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NIST Atomic Fountain Clock Gets Much Better With Time

Date:
September 26, 2005
Source:
National Institute of Standards and Technology
Summary:
The world's best clock, NIST-F1, has been improved over the past few years and now measures time and frequency more than twice as accurately as it did in 1999 when first used as a national standard, physicists at the National Institute of Standards and Technology (NIST) report. The improved version of NIST-F1 would neither gain nor lose one second in 60 million years, according to a paper published online Sept. 13 by the journal Metrologia.

NIST researchers (left to right) Steven Jefferts, Elizabeth Donley, and Tom Heavner with NIST F1, the world's best clock (as of Sept. 2005). The clock uses a fountain-like movement of cesium atoms to determine the length of the second so accurately that—if it were to run continuously—it would neither lose nor gain one second in 60 million years. ( 05 Geoffrey Wheeler Photography)

The world’s best clock, NIST-F1, has been improved over thepast few years and now measures time and frequency more than twice asaccurately as it did in 1999 when first used as a national standard,physicists at the National Institute of Standards and Technology (NIST)report.

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The improved version of NIST-F1 would neither gain norlose one second in 60 million years, according to a paper publishedonline Sept. 13 by the journal Metrologia.* NIST-F1 uses afountain-like movement of cesium atoms to determine the length of thesecond. The clock measures the natural oscillations of the atoms toproduce more than 9 billion "ticks" per second. These results thencontribute to the international group of atomic clocks that define theofficial world time. NIST-F1 has been formally evaluated 15 times since1999; in its record performance, it measured the second with anuncertainty of 0.53 10-15

The improved accuracy isdue largely to three factors, according to Tom Parker, leader of theNIST atomic standards research group. First, better lasers, softwareand other components have made the entire NIST-F1 system much morereliable and able to operate for longer periods of time. Second, theatoms in the cesium vapor are now spread out over a much larger volumeof space, reducing the frequency shifts caused by interactions amongthe atoms. (The formerly round cloud of atoms is now shaped like ashort cigar.) Third, scientists are now better able to control magneticfields within the clock and quantify the corrections needed tocompensate for their effects on the atoms.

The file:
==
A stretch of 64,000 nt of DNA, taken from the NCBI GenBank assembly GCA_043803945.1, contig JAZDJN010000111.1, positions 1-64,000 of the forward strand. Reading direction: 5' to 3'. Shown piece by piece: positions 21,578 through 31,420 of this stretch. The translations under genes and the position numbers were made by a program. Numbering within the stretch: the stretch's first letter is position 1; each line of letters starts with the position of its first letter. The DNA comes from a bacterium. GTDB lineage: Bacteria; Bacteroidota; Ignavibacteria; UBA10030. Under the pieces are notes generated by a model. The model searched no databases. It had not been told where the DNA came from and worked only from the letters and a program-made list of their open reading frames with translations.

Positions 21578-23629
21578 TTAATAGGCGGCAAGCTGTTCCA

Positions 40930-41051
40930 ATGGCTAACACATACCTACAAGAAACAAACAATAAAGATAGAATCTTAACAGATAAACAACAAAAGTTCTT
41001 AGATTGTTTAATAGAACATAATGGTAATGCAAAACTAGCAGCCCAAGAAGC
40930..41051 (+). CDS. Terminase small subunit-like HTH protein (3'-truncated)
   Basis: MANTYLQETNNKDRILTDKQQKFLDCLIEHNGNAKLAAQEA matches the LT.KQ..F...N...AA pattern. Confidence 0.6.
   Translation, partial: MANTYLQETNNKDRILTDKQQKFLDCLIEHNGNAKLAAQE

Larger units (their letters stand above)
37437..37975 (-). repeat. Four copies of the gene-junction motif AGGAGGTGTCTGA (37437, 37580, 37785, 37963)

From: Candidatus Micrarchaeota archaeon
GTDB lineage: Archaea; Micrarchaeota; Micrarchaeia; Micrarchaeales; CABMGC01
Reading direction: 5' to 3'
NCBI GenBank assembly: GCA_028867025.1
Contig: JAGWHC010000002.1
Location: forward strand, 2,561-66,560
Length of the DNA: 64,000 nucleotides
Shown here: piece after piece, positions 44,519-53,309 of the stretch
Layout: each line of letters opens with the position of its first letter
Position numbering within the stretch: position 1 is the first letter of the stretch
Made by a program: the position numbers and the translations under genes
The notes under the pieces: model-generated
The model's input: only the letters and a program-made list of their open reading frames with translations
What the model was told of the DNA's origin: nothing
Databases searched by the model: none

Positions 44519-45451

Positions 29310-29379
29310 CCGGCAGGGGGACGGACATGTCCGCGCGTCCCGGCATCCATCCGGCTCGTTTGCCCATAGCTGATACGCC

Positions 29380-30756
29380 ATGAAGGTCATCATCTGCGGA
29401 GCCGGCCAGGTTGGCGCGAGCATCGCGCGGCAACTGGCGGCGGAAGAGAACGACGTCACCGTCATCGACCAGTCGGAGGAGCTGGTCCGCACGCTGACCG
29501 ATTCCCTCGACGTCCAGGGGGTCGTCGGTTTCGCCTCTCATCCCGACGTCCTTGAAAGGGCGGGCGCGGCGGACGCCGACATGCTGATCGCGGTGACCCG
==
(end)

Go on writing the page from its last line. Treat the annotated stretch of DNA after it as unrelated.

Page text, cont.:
Improved time andfrequency standards have many applications. For instance, ultrapreciseclocks can be used to improve synchronization in precision navigationand positioning systems, telecommunications networks, and wireless anddeep-space communications. Better frequency standards can be used toimprove probes of magnetic and gravitational fields for security andmedical applications, and to measure whether “fundamental constants”used in scientific research might be varying over time—a question thathas enormous implications for understanding the origins and ultimatefate of the universe.

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* T.P. Heavner, S.R. Jefferts, E.A. Donley, J.H. Shirley, T.E.Parker. 2005. NIST-F1: Recent improvements and accuracy evaluations.Metrologia (October 2005). Posted online Sept. 13.


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The above story is based on materials provided by National Institute of Standards and Technology. Note: Materials may be edited for content and length.


Cite This Page:

National Institute of Standards and Technology. "NIST Atomic Fountain Clock Gets Much Better With Time." ScienceDaily. ScienceDaily, 26 September 2005. <www.sciencedaily.com/releases/2005/09/050926080117.htm>.
National Institute of Standards and Technology. (2005, September 26). NIST Atomic Fountain Clock Gets Much Better With Time. ScienceDaily. Retrieved October 24, 2014 from www.sciencedaily.com/releases/2005/09/050926080117.htm
National Institute of Standards and Technology. "NIST Atomic Fountain Clock Gets Much Better With Time." ScienceDaily. www.sciencedaily.com/releases/2005/09/050926080117.htm (accessed October 24, 2014).

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